Annotated Bib, post 10

Blair, Janet M., Jennifer L. Fagan, Emma L. Frazier, Ann Do, Heather Bradley, Eduardo E. Valverde, A. D. McNaghten, et al. “Behavioral and Clinical Characteristics of Persons Receiving Medical Care for HIV Infection — Medical Monitoring Project, United States, 2009.” MMWR Surveillance Summaries 63, no. 5 (June 20, 2014): 1–28.
 Introduction
At the end of 2009, about 864,748 persons in the U.S. (including District of Columbia and the 6 dependent areas) were living with human immunodeficiency virus (HIV). In 2005, the CDC implemented the Medical Monitoring Project (MMP) to represent data for those living with HIV.
Methods
23 areas were funded to collect data from the MMP.  Two versions of the same questionnaire were given (in English and Spanish): a standard and short version. The short questionnaire was only given if someone spoke a language other than Spanish or they were too ill for the longer interview.
Results
603 eligible facilities in the aforementioned 23 project areas yielded 461 locations that participated in MMP. 9,338 patients were sampled from the participating facilities, but only 4,217 patients had medical record abstractions and completed the standard questionnaire. The sample of 4,217 patients is used to represent the 421,186 adults with HIV who received outpatient care during January to April of 2009. The source then refers to the 421,186 as patients.
Gender
71.2% of patients were male, 27.2% were female, and 1.6% were transgender.
Sexual orientation
Surprisingly, 50.3% were self-identified as heterosexual, following 41.4% identifying as homosexual (gay or lesbian), and 8.3% were bisexual.
Race/ethnicity
41.4% of the patients were black, 34.6% were white, and 19.1% were Hispanic or Latino.
Education
50.6% of the patients had more than a high school education.
Healthcare
81.1% had health coverage, between Medicaid, private health insurance, and Medicare.
Other
9% of patients were homeless. 82.7% were born in the U.S. 43.8% of the patients’ household incomes were “at or below federal poverty guidelines.”
Depression and Substance Use
12.4% of patients had major depression, and 23.7% of patients had moderate or severe depression. Additionally, approximately 42.4% of the population smoked at the time. The estimated prevalence of alcohol use was 66.4% amongst patients. As discussed in other sources, there was a percentage of those that drank alcohol before sex: 24%.
The source indicates that depression can lead to treatment non-adherence, which can lead to death and HIV transmission risks. An HIV-infected patient with depression may also use substances, leading to risky behaviors and the probability of HIV transmission.
Sexual Behavior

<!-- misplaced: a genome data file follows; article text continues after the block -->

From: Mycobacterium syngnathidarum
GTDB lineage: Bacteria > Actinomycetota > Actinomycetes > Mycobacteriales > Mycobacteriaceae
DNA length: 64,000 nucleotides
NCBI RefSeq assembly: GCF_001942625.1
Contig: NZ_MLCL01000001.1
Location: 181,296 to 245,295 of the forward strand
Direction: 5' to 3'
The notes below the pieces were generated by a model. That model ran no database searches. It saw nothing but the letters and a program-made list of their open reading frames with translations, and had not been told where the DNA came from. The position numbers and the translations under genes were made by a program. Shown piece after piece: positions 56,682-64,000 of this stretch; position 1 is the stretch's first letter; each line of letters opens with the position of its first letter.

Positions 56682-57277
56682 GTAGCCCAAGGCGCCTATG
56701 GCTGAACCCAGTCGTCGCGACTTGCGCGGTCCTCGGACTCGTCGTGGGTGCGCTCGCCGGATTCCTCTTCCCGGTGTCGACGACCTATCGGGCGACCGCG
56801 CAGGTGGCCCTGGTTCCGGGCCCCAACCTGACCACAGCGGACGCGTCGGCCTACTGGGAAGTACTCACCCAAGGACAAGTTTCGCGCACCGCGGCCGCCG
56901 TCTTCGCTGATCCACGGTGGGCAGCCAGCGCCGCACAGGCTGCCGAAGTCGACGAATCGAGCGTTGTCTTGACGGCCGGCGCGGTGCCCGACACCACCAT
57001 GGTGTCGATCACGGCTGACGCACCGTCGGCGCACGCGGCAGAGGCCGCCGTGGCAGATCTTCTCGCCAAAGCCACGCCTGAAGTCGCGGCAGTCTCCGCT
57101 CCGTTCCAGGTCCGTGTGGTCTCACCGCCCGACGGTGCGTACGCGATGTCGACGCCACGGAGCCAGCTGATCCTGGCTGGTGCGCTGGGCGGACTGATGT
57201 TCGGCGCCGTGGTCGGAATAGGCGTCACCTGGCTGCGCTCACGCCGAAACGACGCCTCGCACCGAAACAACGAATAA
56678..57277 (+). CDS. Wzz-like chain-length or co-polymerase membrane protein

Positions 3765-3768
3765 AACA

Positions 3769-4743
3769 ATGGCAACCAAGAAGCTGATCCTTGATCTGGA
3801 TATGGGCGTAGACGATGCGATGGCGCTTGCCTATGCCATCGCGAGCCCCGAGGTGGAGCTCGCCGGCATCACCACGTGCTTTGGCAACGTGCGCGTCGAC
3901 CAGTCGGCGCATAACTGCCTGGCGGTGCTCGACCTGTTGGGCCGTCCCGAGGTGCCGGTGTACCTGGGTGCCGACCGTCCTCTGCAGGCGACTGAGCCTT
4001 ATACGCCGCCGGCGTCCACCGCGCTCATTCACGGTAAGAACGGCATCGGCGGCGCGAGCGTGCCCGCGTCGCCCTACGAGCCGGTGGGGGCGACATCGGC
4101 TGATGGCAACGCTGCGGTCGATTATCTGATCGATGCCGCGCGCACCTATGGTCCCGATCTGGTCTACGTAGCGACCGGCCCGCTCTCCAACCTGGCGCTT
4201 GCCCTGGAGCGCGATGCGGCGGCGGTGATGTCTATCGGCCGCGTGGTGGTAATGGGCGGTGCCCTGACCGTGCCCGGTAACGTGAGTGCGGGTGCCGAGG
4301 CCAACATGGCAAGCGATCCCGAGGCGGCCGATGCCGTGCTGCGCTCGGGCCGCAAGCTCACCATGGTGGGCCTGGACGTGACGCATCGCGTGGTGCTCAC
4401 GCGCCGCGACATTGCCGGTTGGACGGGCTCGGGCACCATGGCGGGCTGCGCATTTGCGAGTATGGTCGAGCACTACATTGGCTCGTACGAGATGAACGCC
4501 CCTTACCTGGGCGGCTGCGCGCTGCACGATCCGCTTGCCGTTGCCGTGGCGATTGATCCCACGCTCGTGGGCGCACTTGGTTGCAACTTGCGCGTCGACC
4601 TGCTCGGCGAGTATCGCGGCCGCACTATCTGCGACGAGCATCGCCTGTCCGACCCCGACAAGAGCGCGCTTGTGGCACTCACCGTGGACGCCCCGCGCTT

47.1% of patients were men who have sex with men (MSM). 24.7% of all patients engaged in unprotected sex. About 31.8% of MSM had unprotected anal intercourse, with 13.7% having unprotected sex with a parter who’s HIV status is negative or unknown.
The source states that the prevalence of remaining risky sexual behaviors demonstrates the need to implement HIV prevention in patients’ medical care.
Met and Unmet Need for Support Services
Approximately 57.7% of patients received “HIV case management services”, but only 42% of patients received counseling on preventing the spread of HIV.
Prevention Activities
About 44.8% of patients received counseling on prevention of HIV and STDs from a healthcare provider. 54.8% of patients also received free condoms from a variety of organizations.
Those given free condoms exhibit a higher percentage of usage in condoms.
Discussion
The source states that HIV-infected persons are more likely to be homosexual black men, that are also less likely to have access to promotional healthcare.
The source urges that programs and policies relating to HIV consider the multiple needs of those with HIV, because many cannot afford health coverage. The less-than-half percentage of patients counseled on prevention reveals the missed opportunities to educate more patients.
 Final Thoughts
As discussed by numerous other sources, there is a large gap of research for LGBT service members in the U.S. military. Many sources examine the information on civilian counterparts, which gave me the idea to examine the behavioral and clinical characteristics of a civilian. This source also relates to source 9, which discusses the races and factors that may play a part in infection and/or receiving care, including access to and use of health care. It also relates to previous sources in that it discusses unmet needs for supportive service. This source, like others, considers the mental and sexual health of those infected, along with drug and alcohol use.
The source does well with admitting bias and limitations, including a face-to-face interview, which can cause social response bias. Additionally, patients in the MMP have “a usual source of HIV care and are receiving medical care.” However, the source, though putting the statistics in numerical versions, had a tendency to overestimate or underestimate certain information.

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